Web search “Cherokee Path,” to learn that the Cherokee Natives had a society that stretched across several southern U.S. states, that they had towns, and these towns supported communication and trade by an array of foot paths. One such footpath radiated south from the upland South Carolina Cherokee town of Keowee. Guess what? Keowee is ninety-six miles to the Northwest. The footpath was well-traveled by Cherokees who brought fur pelts to trade for mostly metal tools and guns.

Likely, one, or several of today’s rural state roads between Ninety-Six and Keowee lay upon the footpath. It is known that part of State Highway 11 near Seneca, SC, is built on another such path out of Keowee. The Cherokee could not have imagined how forgotten their once-thriving nation could be; how lost their names and accomplishments are among the people of the future who live in the region. This bothers me, for some reason, to wonder if these people mattered, or that their history has been maligned. Yet, I am grateful to be alive to have that opinion.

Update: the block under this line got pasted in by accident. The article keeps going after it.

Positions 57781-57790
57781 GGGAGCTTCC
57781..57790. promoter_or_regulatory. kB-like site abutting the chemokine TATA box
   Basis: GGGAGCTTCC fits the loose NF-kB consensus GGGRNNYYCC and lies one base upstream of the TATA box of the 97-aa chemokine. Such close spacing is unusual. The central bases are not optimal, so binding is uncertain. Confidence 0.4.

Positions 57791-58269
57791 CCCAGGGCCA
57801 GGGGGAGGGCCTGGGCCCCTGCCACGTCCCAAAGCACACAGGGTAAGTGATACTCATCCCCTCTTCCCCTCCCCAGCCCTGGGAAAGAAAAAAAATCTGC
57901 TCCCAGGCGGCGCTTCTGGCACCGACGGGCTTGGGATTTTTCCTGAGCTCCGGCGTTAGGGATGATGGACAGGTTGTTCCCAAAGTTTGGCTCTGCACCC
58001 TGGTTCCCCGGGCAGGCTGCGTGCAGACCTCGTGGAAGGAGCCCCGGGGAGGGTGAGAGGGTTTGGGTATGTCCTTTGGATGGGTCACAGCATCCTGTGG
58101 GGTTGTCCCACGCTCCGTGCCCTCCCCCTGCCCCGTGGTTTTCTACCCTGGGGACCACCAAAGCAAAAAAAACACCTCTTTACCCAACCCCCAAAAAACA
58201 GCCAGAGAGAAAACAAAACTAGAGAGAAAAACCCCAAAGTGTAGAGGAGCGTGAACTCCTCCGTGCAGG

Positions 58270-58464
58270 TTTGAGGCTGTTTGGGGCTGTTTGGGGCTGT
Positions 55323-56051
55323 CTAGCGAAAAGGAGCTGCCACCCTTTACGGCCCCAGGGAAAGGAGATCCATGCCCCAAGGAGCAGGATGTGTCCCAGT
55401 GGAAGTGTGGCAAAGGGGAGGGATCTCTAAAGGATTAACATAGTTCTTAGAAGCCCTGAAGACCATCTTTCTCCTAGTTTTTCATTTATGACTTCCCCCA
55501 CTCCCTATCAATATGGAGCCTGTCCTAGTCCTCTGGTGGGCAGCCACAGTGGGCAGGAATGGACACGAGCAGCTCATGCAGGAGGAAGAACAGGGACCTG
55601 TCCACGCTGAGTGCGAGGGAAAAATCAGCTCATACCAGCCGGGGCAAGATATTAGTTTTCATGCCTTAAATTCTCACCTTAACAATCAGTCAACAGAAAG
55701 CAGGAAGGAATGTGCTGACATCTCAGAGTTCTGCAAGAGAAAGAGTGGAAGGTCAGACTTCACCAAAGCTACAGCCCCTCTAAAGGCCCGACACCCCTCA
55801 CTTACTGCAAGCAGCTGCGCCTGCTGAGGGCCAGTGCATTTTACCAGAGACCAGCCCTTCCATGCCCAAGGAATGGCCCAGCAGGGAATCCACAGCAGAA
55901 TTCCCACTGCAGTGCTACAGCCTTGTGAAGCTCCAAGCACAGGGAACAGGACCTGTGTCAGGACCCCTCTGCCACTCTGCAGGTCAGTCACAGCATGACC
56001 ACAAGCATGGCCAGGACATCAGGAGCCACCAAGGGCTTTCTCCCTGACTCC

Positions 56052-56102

In the Christian Bible, web search 1 Thessalonians 5:18. The Apostle Paul wrote the verse in a letter to the members of the early Christian Church in Thessalonica, on or about the year 52 AD (52 years after the crucifixion and resurrection of Jesus Christ). I take comfort in this verse, because it supports the foundation of Christianity, that God has a plan for each of us and wants us to know him. The only question is: Do we recognize him to be our God, pray to him, and seek his grace to help us understand our footpath through human life. I believe that he knows our history, takes great interest in our journey, and that he walks with us at every step, ever wanting us to perceive that he is there.

Posted in Uncategorized | Comments Off